Signs of Life
This musical about life during the Holocaust never finds a consistent tone.
Set in Terezin, a Jewish ghetto in Nazi-occupied Czechoslovakia, the two-and-a-half-hour work offers some stirring moments, starting late in its first half. But most of the production is too busy struggling for a consistent tone and identity.
The structure of Peter Ullian's book -- full of rushed scenes and non-integrated subplots -- is that of a light comedy. One moment the show seems to be pitching itself as an educational piece, teaching younger non-Jewish audiences rudimentary lessons about Passover meals and prayers for the dead. The next moment, it is overlapping images of Third Reich oppression with occasional anachronisms and the sophomoric sex jokes of a clumsy love-struck activist (played by Wilson Bridges).
The score, by Len Schiff and Joel Derfner, is yet one more knock-off of Les Misérables, full of power ballads and anthems, all pleasantly composed but mostly forgettable. Two memorable exceptions are sung by a supporting character named Berta (Erika Amato), a Jewish wife who has been cast off by her Nazi husband. "Home Again Soon" is a genuinely moving number about a group of Polish children under her charge who are being shipped to Auschwitz for the second time. And in "I Will Forget," Berta challenges us with her own, unique plan for survival in the war's aftermath. Amato slightly overplays at first but eventually settles into her character with quiet dignity. The closing number, "Find a Way to Live," is a beautifully arranged piece sung by the company in a choral style that's considerably less stereotypical than the rest of the score.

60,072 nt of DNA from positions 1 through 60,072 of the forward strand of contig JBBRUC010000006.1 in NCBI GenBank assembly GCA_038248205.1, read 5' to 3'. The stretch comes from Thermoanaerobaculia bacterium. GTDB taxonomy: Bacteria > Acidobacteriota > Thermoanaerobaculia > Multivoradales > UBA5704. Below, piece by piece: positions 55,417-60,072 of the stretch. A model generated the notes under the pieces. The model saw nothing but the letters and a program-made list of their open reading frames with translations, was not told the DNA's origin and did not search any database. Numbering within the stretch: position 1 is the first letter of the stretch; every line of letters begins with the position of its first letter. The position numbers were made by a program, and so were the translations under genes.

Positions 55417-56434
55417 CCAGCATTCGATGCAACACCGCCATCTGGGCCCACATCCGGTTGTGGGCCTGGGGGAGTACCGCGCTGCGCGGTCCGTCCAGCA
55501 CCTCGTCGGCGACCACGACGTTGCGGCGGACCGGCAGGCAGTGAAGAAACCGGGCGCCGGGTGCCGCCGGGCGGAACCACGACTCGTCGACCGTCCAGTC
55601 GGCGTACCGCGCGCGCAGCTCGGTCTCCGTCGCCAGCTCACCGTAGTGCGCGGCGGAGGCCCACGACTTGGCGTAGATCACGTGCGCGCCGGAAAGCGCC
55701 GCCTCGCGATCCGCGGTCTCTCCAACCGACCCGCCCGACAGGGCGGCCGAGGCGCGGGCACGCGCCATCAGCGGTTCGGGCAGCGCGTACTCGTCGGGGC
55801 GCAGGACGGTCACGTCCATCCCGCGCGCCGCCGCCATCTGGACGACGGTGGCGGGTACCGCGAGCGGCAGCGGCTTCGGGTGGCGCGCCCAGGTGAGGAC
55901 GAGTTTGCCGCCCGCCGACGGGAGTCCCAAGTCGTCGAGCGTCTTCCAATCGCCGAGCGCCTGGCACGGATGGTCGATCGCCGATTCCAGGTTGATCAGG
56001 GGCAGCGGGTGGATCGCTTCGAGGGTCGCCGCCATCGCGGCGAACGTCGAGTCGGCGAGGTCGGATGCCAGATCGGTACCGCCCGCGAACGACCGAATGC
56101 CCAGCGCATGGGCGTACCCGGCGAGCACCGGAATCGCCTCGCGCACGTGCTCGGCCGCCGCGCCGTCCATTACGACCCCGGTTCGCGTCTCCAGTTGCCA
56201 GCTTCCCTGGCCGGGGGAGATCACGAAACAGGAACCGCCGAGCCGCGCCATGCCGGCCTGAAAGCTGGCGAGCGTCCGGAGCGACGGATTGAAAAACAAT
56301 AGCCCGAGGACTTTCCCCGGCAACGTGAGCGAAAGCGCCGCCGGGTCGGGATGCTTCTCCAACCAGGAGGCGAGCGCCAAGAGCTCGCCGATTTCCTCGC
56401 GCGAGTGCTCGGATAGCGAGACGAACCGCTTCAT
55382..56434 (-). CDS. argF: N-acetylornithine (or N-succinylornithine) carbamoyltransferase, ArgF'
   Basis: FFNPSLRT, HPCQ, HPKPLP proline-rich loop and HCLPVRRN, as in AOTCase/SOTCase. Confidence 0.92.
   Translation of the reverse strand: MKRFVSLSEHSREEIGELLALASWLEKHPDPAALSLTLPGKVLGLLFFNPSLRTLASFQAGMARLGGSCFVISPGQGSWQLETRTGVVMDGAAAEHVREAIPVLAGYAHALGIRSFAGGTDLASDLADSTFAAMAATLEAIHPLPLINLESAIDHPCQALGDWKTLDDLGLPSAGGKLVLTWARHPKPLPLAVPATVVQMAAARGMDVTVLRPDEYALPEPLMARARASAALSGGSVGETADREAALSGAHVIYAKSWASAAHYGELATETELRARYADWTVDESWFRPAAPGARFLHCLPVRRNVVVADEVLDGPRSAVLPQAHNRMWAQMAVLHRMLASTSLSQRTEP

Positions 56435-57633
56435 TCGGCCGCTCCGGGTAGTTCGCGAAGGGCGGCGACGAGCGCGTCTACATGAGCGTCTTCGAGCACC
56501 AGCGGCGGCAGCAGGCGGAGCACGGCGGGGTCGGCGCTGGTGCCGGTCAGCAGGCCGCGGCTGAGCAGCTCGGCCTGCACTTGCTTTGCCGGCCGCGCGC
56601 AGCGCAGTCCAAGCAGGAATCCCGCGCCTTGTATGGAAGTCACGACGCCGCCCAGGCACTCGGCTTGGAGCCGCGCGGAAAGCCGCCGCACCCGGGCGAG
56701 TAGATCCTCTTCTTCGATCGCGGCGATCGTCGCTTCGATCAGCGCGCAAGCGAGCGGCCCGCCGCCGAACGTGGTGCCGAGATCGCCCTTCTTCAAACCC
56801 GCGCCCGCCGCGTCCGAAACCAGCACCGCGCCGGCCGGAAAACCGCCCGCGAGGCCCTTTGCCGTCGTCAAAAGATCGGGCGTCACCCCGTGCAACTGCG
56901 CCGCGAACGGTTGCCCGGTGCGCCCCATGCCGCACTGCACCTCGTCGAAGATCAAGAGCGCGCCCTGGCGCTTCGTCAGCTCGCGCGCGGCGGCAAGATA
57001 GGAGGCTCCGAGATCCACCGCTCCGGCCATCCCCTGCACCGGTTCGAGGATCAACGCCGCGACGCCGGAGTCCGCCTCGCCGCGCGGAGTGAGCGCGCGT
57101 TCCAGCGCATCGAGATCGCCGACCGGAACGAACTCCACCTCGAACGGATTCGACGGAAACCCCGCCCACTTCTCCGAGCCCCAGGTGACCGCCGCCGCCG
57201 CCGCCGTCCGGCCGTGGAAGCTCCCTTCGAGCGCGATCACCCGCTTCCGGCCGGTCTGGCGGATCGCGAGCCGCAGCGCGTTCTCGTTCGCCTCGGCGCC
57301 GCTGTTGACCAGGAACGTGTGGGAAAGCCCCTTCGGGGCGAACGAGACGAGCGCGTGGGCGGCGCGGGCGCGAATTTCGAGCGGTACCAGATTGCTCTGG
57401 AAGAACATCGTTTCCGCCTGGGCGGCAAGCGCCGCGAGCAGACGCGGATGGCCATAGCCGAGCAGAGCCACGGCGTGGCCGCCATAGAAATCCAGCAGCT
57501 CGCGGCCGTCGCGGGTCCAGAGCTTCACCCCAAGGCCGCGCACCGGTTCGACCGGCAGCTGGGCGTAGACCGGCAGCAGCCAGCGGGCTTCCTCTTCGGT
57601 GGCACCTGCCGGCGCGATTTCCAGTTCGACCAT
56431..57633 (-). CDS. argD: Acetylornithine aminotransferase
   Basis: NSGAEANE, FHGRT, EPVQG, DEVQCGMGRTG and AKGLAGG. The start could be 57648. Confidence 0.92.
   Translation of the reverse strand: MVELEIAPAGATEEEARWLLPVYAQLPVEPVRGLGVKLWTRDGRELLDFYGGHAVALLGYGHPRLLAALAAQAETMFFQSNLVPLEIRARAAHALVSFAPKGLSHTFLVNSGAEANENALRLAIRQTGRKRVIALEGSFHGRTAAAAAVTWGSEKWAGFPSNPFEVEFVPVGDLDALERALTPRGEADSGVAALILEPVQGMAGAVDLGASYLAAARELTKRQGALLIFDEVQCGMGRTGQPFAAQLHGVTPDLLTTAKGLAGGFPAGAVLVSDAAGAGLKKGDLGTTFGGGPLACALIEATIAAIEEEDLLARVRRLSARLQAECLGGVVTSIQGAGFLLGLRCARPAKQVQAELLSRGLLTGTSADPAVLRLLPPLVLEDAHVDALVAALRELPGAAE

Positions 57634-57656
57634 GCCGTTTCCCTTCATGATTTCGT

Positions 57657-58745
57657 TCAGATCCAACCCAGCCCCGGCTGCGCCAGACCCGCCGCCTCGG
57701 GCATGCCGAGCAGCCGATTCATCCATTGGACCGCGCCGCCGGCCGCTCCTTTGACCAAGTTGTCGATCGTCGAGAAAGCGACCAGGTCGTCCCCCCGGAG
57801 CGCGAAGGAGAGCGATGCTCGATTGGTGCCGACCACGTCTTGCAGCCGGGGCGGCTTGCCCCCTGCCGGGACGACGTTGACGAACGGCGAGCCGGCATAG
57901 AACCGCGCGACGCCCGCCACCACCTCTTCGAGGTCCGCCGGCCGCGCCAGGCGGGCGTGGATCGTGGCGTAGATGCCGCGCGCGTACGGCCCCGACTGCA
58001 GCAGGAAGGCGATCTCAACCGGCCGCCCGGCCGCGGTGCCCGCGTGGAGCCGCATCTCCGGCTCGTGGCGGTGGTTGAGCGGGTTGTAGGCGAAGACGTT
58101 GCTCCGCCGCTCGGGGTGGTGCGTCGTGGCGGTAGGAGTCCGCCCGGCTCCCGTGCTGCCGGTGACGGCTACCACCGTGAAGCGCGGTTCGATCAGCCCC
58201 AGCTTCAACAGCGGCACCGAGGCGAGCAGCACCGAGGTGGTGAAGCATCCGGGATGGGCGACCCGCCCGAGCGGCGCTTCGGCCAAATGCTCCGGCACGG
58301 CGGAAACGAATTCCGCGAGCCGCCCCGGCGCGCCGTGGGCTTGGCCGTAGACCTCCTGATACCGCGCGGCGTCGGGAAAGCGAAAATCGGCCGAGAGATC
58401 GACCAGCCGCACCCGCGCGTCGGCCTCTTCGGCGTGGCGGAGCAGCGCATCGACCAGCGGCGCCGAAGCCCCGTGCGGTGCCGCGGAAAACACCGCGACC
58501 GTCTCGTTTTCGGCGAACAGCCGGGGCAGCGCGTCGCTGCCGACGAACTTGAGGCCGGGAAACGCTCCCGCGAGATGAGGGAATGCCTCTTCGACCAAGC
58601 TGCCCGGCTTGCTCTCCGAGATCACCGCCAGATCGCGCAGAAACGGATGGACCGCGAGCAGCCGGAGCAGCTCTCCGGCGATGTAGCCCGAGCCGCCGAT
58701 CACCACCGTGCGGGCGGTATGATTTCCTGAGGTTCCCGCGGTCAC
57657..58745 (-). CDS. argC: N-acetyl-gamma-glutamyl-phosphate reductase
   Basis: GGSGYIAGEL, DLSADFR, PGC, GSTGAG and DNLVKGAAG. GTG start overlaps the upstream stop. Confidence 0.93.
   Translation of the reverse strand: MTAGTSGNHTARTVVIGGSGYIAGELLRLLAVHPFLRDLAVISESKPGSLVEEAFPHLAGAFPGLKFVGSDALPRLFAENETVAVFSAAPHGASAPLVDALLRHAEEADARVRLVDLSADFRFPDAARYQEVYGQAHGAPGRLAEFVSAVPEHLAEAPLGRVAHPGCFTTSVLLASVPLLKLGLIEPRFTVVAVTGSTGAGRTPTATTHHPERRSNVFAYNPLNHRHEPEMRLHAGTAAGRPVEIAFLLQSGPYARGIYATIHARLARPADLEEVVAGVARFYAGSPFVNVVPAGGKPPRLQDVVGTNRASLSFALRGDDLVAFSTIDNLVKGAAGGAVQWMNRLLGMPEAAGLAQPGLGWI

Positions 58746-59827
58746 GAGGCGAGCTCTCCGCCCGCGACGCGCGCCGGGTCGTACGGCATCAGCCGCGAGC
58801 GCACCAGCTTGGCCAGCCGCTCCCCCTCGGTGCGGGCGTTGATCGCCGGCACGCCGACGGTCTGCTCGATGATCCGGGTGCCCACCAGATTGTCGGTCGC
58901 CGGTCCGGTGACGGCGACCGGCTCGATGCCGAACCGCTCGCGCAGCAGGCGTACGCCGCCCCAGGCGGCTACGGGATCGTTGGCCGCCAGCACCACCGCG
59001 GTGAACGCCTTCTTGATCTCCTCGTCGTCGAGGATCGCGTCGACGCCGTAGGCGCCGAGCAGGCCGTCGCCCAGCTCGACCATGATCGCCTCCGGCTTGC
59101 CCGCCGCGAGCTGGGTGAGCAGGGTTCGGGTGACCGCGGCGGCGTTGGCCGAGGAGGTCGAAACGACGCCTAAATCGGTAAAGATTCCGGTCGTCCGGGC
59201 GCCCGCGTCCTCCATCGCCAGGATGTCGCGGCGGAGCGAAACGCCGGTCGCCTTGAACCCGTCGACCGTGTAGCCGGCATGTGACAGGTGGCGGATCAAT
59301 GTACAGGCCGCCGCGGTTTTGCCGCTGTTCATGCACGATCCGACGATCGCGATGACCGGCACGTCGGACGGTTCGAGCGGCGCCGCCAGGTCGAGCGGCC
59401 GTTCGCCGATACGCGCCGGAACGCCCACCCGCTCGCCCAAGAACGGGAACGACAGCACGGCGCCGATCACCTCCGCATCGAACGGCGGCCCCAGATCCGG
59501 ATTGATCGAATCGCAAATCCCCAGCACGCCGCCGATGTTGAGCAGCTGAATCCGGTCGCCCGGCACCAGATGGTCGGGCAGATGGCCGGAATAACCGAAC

Director Jeremy Dobrish is not successful in bringing much dimension to the show, although he has solicited some good performances. Jason Collins is strong as a hedonist from Berlin's cabaret scene who must choose between survival and heroism, while Stuart Zagnit infuses the role of a Jewish village elder with heart and nuance. Unfortunately, Patricia Noonan, whose young art student, Lorelei, leads the action of the story, is not as compelling. For starters, she shows little chemistry with Bridges, dulling the impact of a pivotal romance in the narrative. And it's never believable that she's experiencing the horrors that Lorelei faces.